In addition to legal studies, most lawyers work for companies, for government, or for nonprofit organizations. Law education and registration requirements authorize both corporate lawyers and litigants to act in court, but attorneys often prepare for a specialty during their training. Early specialization helps corporate lawyers and litigants to be competent in a highly specialized market, and to meet the requirements of their work.
Each state establishes its own requirements for the registration of lawyers. Any professional with good prospects needs a four-year college degree, an additional three-year law degree, and successfully pass their licensing exams. The choice of the law school impacts on your specialty prospects, due to the different internships offered by the universities. The first half of the law university covers general topics. During the last 18 months, universities offer specialized courses. After college, most states require passing a special enrollment test as a requirement to practice, while other states require additional tests.
Preparing a specialization
After the first year and a half of university, the future lawyers can choose elective subjects according to the specialty of their preference. Those who are preparing to be corporate lawyers can choose courses on tax law or accounting. Students often participate in fieldwork and internships that suit their future specialties. The future corporate lawyers are recommended by the universities to work in internships or part time in the corporate departments of companies. These recommendations often lead to permanent hiring after the time of graduation. Those who wish to be trial lawyers can get practical experience during their studies, in false trial or practice competitions.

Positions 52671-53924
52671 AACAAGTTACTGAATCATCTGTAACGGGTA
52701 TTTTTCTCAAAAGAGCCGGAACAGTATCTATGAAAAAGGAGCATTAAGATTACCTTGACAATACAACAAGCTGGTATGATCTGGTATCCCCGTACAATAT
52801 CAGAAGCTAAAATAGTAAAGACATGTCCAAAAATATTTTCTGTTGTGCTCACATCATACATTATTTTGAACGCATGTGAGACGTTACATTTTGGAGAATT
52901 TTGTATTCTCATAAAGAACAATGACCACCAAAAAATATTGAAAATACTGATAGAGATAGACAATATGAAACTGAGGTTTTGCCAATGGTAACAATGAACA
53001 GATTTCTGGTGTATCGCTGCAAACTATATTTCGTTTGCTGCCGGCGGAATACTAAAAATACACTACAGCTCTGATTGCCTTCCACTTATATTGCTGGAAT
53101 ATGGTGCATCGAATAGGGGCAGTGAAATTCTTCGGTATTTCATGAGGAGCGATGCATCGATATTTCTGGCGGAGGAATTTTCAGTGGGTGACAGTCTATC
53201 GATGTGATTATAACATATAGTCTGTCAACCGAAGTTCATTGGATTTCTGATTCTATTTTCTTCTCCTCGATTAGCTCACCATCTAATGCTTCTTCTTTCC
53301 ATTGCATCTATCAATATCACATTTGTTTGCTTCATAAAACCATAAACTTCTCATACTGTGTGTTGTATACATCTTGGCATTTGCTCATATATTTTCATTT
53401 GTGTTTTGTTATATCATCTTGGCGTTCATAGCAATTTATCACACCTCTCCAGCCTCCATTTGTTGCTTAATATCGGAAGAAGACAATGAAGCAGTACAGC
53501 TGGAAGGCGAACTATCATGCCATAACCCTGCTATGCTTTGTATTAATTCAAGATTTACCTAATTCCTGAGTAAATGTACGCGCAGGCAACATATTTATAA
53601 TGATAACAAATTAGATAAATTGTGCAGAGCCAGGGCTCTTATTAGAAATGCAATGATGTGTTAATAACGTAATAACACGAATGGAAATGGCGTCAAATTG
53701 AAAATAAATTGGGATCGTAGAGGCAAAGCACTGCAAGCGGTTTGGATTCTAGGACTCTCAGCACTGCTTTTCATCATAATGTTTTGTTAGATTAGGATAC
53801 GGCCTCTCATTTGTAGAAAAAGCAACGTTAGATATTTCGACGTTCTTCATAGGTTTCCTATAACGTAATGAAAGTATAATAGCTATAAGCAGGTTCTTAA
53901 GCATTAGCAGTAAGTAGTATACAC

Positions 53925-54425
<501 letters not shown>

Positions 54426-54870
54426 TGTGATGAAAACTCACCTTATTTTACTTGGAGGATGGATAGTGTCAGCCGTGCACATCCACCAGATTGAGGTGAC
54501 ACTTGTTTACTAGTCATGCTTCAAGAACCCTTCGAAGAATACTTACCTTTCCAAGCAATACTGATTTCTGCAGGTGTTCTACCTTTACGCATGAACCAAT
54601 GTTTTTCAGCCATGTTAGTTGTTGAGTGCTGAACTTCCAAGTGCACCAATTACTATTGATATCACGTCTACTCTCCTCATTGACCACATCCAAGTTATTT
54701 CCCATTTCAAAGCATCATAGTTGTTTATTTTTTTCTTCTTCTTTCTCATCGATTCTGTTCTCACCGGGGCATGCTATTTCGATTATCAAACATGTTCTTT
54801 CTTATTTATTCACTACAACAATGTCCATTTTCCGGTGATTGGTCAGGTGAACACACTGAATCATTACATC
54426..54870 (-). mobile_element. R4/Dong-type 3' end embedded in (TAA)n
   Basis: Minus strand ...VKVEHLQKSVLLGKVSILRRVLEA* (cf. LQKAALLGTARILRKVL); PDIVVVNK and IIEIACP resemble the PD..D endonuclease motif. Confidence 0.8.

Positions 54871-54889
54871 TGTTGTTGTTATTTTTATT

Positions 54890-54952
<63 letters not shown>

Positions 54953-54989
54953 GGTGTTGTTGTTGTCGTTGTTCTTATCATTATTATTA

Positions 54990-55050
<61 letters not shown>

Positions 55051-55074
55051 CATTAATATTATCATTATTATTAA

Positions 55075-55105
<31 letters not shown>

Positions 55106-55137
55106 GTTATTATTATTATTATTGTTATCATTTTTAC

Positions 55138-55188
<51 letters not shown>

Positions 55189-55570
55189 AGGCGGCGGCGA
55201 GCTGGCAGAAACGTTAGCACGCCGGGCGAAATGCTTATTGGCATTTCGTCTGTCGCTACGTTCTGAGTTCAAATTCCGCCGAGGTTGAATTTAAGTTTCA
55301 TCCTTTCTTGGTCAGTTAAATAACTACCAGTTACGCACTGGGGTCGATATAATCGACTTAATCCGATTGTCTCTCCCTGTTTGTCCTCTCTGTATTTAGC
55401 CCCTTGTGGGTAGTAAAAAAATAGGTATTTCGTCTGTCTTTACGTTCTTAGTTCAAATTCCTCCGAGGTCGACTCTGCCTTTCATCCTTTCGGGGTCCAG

Corporate lawyers need to have keen intelligence, ability to work for many hours, and excellent written and oral communication skills. Many corporate lawyers work for large companies, others for smaller companies, and others are external consultants in legal studies. Corporate lawyers investigate, meet with the parties involved and review the precedents. Unlike litigation lawyers, what is sought is negotiation to reach an agreement, rather than competing as adversaries. The negotiation process is often long, challenging and exhausting. Like the litigation lawyers, if the negotiation fails, the corporate lawyers should go to court.
Trial lawyers need good public speaking and analytical skills, as well as astute knowledge of court procedures. Their employers are usually law firms, businesses or the government. They work in both civil and criminal cases. Even trial lawyers spend more time outside the court than inside the court, because trials require a lot of preparation. They should meet with witnesses and clients, conduct research, and prepare their presentation and strategies before the trial. Court work includes selecting juries, meeting with judges and arguing your case.
Perspectives and income
The Bureau of Labor Statistics expects a 13% increase in jobs for lawyers between 2008 and 2018. Although this figure resembles the expected growth in all industries, the office expects strong competition among lawyers. Salaried jobs for businesses, legal studies or government in large metropolitan areas will form the bulk of these new jobs. Some attorneys will have temporary jobs, or will work outside of their specialty area due to the increase of law graduates. In 2010, the average salary of lawyers was US $ 129,400, according to the Bureau of Labor Statistics. The government does not separate lawyers by specialty, but those employed by legal studies had an average salary of US $ 136,530.